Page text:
Revive Our Hearts Podcast

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Leslie Basham: Rosaria Butterfield says, "When you invite someone to know Jesus, it won't seem real until you also invite them into your home."

Rosaria Butterfield: The gospel comes with a house key. One of the hardest things…

Nancy DeMoss Wolgemuth: I love that line. The gospel comes with a house key.

Rosaria: And if it doesn't, it's half the gospel. That's where hospitality comes in.

Leslie: This is Revive Our Hearts with Nancy DeMoss Wolgemuth for Wednesday, February 10, 2016.

Before we get to Rosaria Butterfield's story, let me ask, are you experiencing deep intimacy with Jesus? We recently got an email from a woman who had seen Nancy speak back in 1997. Nancy gave a message from the Song of Solomon called "How to Fall and Stay in Love with Jesus." This woman said,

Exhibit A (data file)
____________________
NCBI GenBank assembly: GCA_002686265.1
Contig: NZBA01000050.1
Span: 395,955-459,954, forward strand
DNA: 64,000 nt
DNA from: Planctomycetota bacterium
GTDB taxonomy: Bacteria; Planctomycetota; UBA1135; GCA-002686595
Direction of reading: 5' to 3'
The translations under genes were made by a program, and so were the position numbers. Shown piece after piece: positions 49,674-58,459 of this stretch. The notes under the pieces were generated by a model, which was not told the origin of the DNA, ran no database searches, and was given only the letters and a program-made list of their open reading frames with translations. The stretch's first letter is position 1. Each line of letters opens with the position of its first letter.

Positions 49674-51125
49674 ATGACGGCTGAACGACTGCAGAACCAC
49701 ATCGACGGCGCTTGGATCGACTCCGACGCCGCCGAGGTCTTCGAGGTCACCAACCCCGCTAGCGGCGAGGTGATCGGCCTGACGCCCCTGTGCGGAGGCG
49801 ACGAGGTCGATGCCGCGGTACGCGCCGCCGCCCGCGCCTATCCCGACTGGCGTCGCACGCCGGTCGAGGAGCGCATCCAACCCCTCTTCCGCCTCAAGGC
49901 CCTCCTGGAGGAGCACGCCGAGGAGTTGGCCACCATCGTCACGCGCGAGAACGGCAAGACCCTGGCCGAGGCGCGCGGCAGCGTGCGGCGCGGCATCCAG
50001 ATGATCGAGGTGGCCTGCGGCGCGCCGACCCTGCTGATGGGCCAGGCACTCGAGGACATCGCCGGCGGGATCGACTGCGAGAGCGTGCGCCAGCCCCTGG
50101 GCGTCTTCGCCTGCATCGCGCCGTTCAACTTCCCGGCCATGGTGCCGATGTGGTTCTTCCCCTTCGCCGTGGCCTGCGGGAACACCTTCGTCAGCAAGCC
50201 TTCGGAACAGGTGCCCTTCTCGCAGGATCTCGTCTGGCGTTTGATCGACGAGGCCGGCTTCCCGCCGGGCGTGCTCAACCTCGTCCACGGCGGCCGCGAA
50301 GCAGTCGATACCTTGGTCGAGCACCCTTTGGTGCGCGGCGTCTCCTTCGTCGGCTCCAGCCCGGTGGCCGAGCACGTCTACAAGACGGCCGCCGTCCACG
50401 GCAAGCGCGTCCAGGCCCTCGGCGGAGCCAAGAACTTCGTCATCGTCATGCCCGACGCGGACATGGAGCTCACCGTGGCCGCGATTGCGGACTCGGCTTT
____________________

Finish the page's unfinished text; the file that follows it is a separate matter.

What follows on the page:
As Nancy interpreted the words of the Song of Songs, I believed for the first time how much God really loved me and wanted to be with me. I wept through most of those three days and they changed my life. I grew up in a Christian home but I really didn't know about being "beloved" until I heard Nancy teach the truths in the Song of Songs. I know now how He delights in me. What a change that has made in my life. I realized I had never shared this with Nancy. So, after eighteen years, I want her to know what a blessing her seminar was in my life.

Well, her timing is actually very good, because Nancy will teach that same material here on Revive Our Hearts beginning February 22 leading all the way to Easter. I hope you'll join us for the series and discover again how much you are loved by God.